6 found
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  1.  17
    ‘Doing Dignity Work’: Indian Security Guards’ Interface with Precariousness.Ernesto Noronha, Saikat Chakraborty & Premilla D’Cruz - 2020 - Journal of Business Ethics 162 (3):553-575.
    Increasing global competition has intensified the use of informal sector workforce worldwide. This phenomenon is true with regard to India, where 92% of the workers hold precarious jobs. Our study examines the dynamics of workplace dignity in the context of Indian security guards deployed as contract labour by private suppliers, recognising that security guards’ jobs were marked by easy access, low status, disrespect and precariousness. The experiences of guards serving bank ATMs were compared with those working in large reputed organisations. (...)
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  2.  15
    Navigating Embeddedness: Experiences of Indian IT Suppliers and Employees in the Netherlands.Ernesto Noronha, Premilla D’Cruz & Muneeb Ul Lateef Banday - 2020 - Journal of Business Ethics 164 (1):95-113.
    In this article, we shift the usual analytical attention of the GPN framework from lead firms to suppliers in the network and from production to IT services. Our focus is on how Indian IT suppliers embed in the Netherlands along the threefold characterization of societal, territorial and network embeddedness. We argue that Indian IT suppliers attempt to display societal embeddedness when they move to The Netherlands. Our findings reveal that the endeavour by Indian IT suppliers to territorially dis-embed from the (...)
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  3.  8
    Place Matters: (Dis)embeddedness and Child Labourers’ Experiences of Depersonalized Bullying in Indian Bt Cottonseed Global Production Networks.Premilla D’Cruz, Ernesto Noronha, Muneeb Ul Lateef Banday & Saikat Chakraborty - 2022 - Journal of Business Ethics 176 (2):241-263.
    Engaging Polanyi’s embeddedness–disembeddedness framework, this study explored the work experiences of Bhil children employed in Indian Bt cottonseed GPNs. The innovative visual technique of drawings followed by interviews was used. Migrant children, working under debt bondage, underwent greater exploitation and perennial and severe depersonalized bullying, indicative of commodification of labour and disembeddedness. In contrast, children working in their home villages were not under debt bondage and underwent less exploitation and occasional and mild depersonalized bullying, indicative of how civil society organizations, (...)
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  4.  1
    Technology, Megatrends and Work: Thoughts on the Future of Business Ethics.Premilla D’Cruz, Shuili Du, Ernesto Noronha, K. Praveen Parboteeah, Hannah Trittin-Ulbrich & Glen Whelan - 2022 - Journal of Business Ethics 180 (3):879-902.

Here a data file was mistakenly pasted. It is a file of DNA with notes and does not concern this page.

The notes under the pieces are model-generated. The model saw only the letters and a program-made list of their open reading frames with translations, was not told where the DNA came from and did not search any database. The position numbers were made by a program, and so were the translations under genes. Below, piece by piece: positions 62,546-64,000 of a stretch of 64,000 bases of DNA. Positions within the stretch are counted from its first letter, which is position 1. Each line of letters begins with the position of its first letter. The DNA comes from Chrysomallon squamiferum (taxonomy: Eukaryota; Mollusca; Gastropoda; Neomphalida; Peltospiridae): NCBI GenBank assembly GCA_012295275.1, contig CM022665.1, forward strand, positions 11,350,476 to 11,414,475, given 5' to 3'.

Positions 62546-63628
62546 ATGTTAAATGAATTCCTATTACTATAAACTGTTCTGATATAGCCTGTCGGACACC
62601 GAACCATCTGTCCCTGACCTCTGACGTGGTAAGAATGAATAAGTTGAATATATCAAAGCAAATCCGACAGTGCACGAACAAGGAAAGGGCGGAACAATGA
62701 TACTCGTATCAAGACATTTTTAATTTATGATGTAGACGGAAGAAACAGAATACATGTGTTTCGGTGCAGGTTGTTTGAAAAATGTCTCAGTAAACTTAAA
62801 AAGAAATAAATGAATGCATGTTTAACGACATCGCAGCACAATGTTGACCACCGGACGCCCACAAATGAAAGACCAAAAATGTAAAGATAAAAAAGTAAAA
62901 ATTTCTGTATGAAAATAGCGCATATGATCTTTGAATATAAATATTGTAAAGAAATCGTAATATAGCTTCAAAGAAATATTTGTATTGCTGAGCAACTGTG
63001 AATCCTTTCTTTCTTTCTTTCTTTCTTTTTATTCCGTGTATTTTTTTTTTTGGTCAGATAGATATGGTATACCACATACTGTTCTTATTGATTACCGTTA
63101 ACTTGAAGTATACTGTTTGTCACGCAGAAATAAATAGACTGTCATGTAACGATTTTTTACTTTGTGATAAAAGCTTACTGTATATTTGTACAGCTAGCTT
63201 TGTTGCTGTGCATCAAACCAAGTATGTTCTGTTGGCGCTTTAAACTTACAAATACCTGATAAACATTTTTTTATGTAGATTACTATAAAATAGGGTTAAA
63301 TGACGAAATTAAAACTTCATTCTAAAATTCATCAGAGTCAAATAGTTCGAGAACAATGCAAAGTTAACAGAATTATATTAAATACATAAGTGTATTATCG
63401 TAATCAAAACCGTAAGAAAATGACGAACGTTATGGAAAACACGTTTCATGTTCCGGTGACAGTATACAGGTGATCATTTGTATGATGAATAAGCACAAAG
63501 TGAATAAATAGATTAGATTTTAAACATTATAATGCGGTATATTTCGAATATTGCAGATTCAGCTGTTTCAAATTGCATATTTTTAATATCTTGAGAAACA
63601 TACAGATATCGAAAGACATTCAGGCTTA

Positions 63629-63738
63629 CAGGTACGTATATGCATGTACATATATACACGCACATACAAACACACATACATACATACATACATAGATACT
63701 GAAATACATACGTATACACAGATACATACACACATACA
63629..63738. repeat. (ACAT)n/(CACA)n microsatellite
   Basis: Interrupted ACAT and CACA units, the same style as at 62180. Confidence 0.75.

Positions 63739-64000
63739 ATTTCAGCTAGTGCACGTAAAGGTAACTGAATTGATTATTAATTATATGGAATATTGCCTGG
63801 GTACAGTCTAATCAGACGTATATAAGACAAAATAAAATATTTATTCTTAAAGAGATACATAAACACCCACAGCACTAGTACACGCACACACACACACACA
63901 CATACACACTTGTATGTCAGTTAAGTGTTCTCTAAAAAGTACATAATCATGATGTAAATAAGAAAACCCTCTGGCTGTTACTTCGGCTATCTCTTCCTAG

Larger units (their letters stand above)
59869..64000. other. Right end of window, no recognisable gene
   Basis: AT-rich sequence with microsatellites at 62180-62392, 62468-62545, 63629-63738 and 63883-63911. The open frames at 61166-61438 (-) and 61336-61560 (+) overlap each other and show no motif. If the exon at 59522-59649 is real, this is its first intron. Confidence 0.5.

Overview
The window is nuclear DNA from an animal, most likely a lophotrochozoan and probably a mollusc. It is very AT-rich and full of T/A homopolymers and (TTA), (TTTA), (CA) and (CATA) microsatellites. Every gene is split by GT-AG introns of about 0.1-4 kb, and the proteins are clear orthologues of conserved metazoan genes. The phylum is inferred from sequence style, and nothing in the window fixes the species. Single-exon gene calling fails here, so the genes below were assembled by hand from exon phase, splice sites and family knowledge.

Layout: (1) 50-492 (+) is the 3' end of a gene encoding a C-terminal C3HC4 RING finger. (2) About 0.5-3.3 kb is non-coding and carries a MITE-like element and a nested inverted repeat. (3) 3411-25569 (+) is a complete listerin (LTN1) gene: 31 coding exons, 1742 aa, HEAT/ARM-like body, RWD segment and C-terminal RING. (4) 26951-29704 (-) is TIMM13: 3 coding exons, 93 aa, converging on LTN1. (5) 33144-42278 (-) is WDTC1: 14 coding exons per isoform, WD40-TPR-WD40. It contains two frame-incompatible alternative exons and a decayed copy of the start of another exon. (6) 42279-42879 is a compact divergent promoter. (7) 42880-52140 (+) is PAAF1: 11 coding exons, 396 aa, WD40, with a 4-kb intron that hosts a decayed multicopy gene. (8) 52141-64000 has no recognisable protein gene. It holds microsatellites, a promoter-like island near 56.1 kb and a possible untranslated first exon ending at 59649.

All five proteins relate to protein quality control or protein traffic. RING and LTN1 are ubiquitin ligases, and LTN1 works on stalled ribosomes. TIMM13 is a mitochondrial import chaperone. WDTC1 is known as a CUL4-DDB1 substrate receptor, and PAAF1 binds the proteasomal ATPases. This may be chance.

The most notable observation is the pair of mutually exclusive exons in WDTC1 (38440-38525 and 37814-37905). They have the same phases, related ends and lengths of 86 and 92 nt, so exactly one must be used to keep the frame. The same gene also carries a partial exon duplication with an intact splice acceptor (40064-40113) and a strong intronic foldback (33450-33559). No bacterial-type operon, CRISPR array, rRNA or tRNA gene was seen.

To commemorate 40 years since the founding of the Journal of Business Ethics, the editors in chief of the journal have invited the editors to provide commentaries on the future of business ethics. This essay comprises a selection of commentaries aimed at creating dialogue around the theme Technology, Megatrends and Work. Of all the profound changes in business, technology is perhaps the most ubiquitous. There is not a facet of our lives unaffected by internet technologies and artificial intelligence. The Journal (...)
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  5.  2
    Meaningfulness and Impact of Academic Research: Bringing the Global South to the Forefront.Sudhir Katiyar, Ernesto Noronha & Premilla D’Cruz - 2022 - Business and Society 61 (4):839-844.
    Alongside scholarly and societal dimensions of research impact, the meaningfulness of research, emerging from the link to context, is crucial. Authentic inclusion of Global South scholars based in the Global South aids these objectives.
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  6.  10
    From Fear to Courage: Indian Lesbians’ and Gays’ Quest for Inclusive Ethical Organizations.Ernesto Noronha, Nidhi S. Bisht & Premilla D’Cruz - 2022 - Journal of Business Ethics 177 (4):779-797.
    This paper focusses on the experiences of Indian lesbians and gays who are subjected to unethical acts of workplace bullying which get manifested through constant guesswork, comments and questioning about their sexual identity in the hostile Indian context. Given this, LG participants usually opt for secrecy and lead a double life, using ‘passing’ and ‘covering’ strategies to manage economic, social and psychological risks. Nonetheless, this paper rewrites the negative tenor of lesbians, gays, bisexuals and transexuals research by underscoring how LG (...)
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